• "Love your enemies, bless those who curse you, that ye may be the sons of your Heavenly Father, who makes the sun to shine on the good and on the evil, and the rain to fall on the just and unjust." How monstrous a calumny have not impostors dared to advance against the mild and gentle author of this just sentiment, and against the whole tenor of his doctrines and his life, overflowing with benevolence and forbearance and compassion!
  • Jesus Christ represented God as the principle of all good, the source of all happiness, the wise and benevolent Creator and Preserver of all living things. But the interpreters of his doctrines have confounded the good and the evil principle.
  • It is necessary that universal benevolence should supersede the regulations of precedent and prescription, before these regulations can safely be abolished. Meanwhile, their very subsistence depends on the system of injustice and violence, which they have been devised to palliate.
  • When our passive feelings are almost always so sordid and so selfish, how comes it that our active principles should often be so generous and so noble? When we are always so much more deeply affected by whatever concerns ourselves, than by whatever concerns other men; what is it which prompts the generous, upon all occasions, and the mean upon many, to sacrifice their own interests to the greater interests of others? It is not the soft power of humanity, it is not that feeble spark of benevolence which Nature has lighted up in the human heart, that is thus capable of counteracting the strongest impulses of self-love. It is a stronger power, a more forcible motive, which exerts itself upon such occasions. It is reason, principle, conscience, the inhabitant of the breast, the man within, the great judge and arbiter of our conduct.
  • But man has almost constant occasion for the help of his brethren, and it is in vain for him to expect it from their benevolence only. He will be more likely to prevail if he can interest their self-love in his favour, and shew them that it is for their own advantage to do for him what he requires of them. Whoever offers to another a bargain of any kind, proposes to do this. Give me that which I want, and you shall have this which you want, is the meaning of every such offer; and it is in this manner that we obtain from one another the far greater part of those good offices which we stand in need of. It is not from the benevolence of the butcher, the brewer, or the baker that we expect our dinner, but from their regard to their own interest. We address ourselves, not to their humanity, but to their self-love, and never talk to them of our own necessities, but of their advantages.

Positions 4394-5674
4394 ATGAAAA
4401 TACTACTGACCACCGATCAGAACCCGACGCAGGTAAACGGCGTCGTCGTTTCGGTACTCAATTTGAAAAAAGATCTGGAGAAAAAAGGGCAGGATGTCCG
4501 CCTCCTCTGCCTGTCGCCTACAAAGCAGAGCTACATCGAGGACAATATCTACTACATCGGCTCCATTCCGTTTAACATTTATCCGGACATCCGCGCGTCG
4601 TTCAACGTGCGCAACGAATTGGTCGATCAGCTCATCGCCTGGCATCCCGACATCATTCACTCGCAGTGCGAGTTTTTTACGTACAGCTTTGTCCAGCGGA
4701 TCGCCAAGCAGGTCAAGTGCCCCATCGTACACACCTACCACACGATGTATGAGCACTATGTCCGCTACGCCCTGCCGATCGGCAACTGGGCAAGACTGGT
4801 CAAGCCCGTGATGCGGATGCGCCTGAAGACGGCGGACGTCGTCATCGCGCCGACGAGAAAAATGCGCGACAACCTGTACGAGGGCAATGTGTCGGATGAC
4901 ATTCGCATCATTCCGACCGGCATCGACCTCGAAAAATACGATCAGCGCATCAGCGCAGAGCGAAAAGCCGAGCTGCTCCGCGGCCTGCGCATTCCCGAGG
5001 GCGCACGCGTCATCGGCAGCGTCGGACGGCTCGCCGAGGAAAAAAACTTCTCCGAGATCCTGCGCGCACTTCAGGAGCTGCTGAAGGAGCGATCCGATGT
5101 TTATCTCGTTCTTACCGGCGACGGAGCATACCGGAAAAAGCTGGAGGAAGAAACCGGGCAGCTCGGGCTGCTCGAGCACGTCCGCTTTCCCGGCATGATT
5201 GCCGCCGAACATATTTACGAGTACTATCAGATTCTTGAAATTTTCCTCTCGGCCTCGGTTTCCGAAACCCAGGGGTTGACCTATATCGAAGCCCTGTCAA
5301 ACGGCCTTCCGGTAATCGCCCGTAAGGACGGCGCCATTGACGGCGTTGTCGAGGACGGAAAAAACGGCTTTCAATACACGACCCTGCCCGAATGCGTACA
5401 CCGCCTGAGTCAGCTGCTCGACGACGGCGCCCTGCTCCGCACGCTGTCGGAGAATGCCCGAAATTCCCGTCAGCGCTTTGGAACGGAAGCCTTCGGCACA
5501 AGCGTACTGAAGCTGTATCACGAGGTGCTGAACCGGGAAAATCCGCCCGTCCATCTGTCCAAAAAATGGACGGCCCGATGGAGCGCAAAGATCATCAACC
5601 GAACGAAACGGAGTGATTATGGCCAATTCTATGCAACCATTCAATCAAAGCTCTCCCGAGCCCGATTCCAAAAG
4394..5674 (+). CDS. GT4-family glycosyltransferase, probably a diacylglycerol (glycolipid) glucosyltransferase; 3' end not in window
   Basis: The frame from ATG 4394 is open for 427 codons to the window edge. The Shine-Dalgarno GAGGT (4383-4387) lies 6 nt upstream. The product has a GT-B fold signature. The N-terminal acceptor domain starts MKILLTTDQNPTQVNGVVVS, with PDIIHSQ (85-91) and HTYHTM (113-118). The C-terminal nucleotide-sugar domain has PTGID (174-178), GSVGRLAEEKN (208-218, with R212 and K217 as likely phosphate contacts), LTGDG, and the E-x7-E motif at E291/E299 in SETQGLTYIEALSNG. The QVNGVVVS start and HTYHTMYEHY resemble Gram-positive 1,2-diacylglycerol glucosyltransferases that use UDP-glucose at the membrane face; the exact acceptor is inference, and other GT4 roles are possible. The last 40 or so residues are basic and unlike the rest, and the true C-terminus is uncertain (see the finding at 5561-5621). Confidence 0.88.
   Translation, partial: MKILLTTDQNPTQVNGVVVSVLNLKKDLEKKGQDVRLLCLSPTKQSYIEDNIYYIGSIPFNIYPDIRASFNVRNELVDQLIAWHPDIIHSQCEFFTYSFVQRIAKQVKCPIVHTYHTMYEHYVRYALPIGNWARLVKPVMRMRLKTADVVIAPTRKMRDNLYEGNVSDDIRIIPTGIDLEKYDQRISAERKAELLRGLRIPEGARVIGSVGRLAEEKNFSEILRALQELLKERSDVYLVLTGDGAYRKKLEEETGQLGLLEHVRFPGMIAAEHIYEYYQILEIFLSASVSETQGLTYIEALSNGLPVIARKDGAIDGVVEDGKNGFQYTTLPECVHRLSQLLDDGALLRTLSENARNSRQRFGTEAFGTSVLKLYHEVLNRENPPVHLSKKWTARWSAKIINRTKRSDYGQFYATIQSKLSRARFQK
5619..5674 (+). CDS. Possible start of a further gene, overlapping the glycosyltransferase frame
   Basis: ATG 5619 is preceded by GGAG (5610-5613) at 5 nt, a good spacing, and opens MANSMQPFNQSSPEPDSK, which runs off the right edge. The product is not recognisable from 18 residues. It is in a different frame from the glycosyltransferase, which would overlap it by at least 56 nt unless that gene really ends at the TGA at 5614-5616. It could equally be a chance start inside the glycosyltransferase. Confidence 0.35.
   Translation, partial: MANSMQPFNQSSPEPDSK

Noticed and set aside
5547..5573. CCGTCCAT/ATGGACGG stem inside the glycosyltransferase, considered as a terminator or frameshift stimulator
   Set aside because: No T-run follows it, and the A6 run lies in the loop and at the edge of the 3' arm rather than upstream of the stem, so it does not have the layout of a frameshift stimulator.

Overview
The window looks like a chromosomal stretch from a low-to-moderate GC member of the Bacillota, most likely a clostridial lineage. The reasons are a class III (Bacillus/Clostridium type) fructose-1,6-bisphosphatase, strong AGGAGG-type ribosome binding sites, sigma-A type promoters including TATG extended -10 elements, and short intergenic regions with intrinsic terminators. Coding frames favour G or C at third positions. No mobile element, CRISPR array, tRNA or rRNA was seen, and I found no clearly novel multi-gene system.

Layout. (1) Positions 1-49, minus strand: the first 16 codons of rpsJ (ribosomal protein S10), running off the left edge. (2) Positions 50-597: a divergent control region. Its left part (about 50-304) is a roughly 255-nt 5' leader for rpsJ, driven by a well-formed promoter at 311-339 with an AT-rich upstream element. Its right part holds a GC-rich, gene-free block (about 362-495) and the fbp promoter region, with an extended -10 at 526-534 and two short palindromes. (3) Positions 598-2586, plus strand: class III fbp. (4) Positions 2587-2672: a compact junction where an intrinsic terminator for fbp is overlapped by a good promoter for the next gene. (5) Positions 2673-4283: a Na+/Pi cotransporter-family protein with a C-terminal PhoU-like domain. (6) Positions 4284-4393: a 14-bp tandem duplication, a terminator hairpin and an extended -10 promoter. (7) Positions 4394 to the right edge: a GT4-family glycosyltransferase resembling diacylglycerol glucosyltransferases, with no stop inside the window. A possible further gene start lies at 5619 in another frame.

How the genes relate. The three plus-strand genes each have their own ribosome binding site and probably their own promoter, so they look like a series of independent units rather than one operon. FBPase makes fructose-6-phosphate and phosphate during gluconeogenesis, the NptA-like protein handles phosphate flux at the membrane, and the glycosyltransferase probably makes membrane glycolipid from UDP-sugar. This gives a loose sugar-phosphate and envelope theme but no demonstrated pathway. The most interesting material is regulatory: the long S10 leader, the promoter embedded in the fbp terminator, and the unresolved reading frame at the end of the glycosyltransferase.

T[edit]

Government is either organized benevolence or organized madness; its peculiar magnitude permits no shading. ~ John Updike
To enlarge the sphere of social happiness is worthy of the benevolent design of a Masonic institution… ~ George Washington
  • Successful people are always looking for opportunities to help others.
    Unsuccessful people are always asking, "What's in it for me?”
    • Brian Tracy, as quoted in The Lost Art of General Management (2004) by Rob Waite, p. 96

U[edit]

  • Government is either organized benevolence or organized madness; its peculiar magnitude permits no shading.

V[edit]

W[edit]

  • If to be venerated for benevolence, if to be admired for talents, if to be esteemed for patriotism, if to be loved for philanthropy, can gratify the human mind, you must have the pleasing consolation to know that you have not lived in vain.
  • To enlarge the sphere of social happiness is worthy of the benevolent design of a Masonic institution; and it is most fervently to be wished, that the conduct of every member of the fraternity, as well as those publications, that discover the principles which actuate them, may tend to convince mankind that the grand object of Masonry is to promote the happiness of the human race.
    • George Washington, in a letter to the Grand Lodge of Free and Accepted Masons for the Commonwealth of Massachusetts (January 1793), published in The Writings Of George Washington (1835) by Jared Sparks, p. 201
  • A benevolent disposition is, no doubt, a great help towards a course of uniform practical benevolence; but let no one trust to it, when there are other strong propensities, and no firm good principle.

X[edit]

Y[edit]

Z[edit]

Anonymous[edit]

  • When it comes to giving, some people stop at nothing.
    • Widely used anonymous saying, dating to at least The Catholic Digest, Vol. 27 (1963) where it is tenuously credited to Mary C. Dorsey, p. 141
  • The trouble with some folks who give till it hurts is that they are so sensitive to pain.
    • Anonymous saying quoted in “The Speaker's Quote Book: Over 5,000 Illustrations and Quotations for All Occasions”, p.211
  • In order to appreciate the luxury of giving, one must have been, at some time, poor.
    • Anonymous saying quoted in “The Speaker's Quote Book: Over 5,000 Illustrations and Quotations for All Occasions”, p.211

External links[edit]